Damage was also reported in Bartlesville, about 20 miles (32 km) northeast.

At the Hampton Inn in Bartlesville, several splintered 2x4s were driven into the south side of the building. Chunks of insulation, twisted metal and other debris littered the hotel’s lawn, and vehicles in the parking lot were heavily damaged by smashed windows.

Matthew Macedo, 30, who was staying at the hotel, said he rushed to the hotel lobby with his coworker after hearing the tornado sirens and was then led to the hotel washroom to wait out the storm.

AdvertisementAdvertise with NZME.

“We lost power…that’s kind of the first indication that things were real,” he said. “When the impact happened it was incredibly sudden.”

The weather was bad on Monday, causing gusts of wind and rain. But tornadoes were seen along northern Oklahoma after dark. At some point in the evening, a storm in the small town of Covington had “produced tornadoes for more than an hour,” according to the National Weather Service. Throughout the area, wind farm turbines were spinning rapidly in the wind and blinding rain.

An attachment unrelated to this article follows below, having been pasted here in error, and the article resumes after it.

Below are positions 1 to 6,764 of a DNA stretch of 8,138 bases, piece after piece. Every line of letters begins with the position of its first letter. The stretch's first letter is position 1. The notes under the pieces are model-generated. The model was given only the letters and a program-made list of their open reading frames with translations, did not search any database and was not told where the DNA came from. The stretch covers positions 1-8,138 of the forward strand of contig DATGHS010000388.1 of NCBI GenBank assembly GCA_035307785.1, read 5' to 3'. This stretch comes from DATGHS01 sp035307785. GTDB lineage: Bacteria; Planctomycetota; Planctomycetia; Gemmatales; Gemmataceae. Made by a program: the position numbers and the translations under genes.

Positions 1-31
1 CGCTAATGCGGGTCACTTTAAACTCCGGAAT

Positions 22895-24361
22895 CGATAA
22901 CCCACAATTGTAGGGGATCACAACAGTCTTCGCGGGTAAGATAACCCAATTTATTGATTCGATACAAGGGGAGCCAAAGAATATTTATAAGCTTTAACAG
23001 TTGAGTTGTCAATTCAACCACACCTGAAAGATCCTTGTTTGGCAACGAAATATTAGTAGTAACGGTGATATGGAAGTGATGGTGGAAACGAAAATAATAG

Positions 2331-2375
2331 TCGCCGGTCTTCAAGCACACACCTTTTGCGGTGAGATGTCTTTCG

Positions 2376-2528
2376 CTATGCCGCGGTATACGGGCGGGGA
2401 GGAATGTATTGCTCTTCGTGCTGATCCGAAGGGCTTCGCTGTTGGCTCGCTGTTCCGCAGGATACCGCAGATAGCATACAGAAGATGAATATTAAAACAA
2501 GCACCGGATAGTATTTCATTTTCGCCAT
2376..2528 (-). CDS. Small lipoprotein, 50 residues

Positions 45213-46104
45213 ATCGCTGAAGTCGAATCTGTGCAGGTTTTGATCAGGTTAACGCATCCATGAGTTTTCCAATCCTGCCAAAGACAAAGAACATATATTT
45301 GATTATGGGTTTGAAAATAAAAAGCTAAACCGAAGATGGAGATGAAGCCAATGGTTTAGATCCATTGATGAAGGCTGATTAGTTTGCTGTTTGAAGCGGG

A car lies on its side after a tornado ripped through Sulfur, Oklahoma, in April.  Photo / AP
A car lies on its side after a tornado ripped through Sulfur, Oklahoma, in April. Photo / AP

The storms tore through Oklahoma as areas like Sulfur and Holdenville were still recovering from a tornado that killed four people and left thousands without power last month. Both the Plains and the Midwest have been ravaged by tornadoes this spring.

Oklahoma and Kansas are under a high risk weather warning. The last time such a warning was issued was on March 31 of last year, when a massive storm system tore through parts of the South and Midwest, including Arkansas, Illinois and rural Indiana.

The whole week looks stormy in the US. The eastern U.S. and the South are expected to bear the brunt of the bad weather for the rest of the week, including in Indianapolis, Memphis, Nashville, St. Louis and Cincinnati, cities that are home to more than 21 million people. It should be clear by the weekend.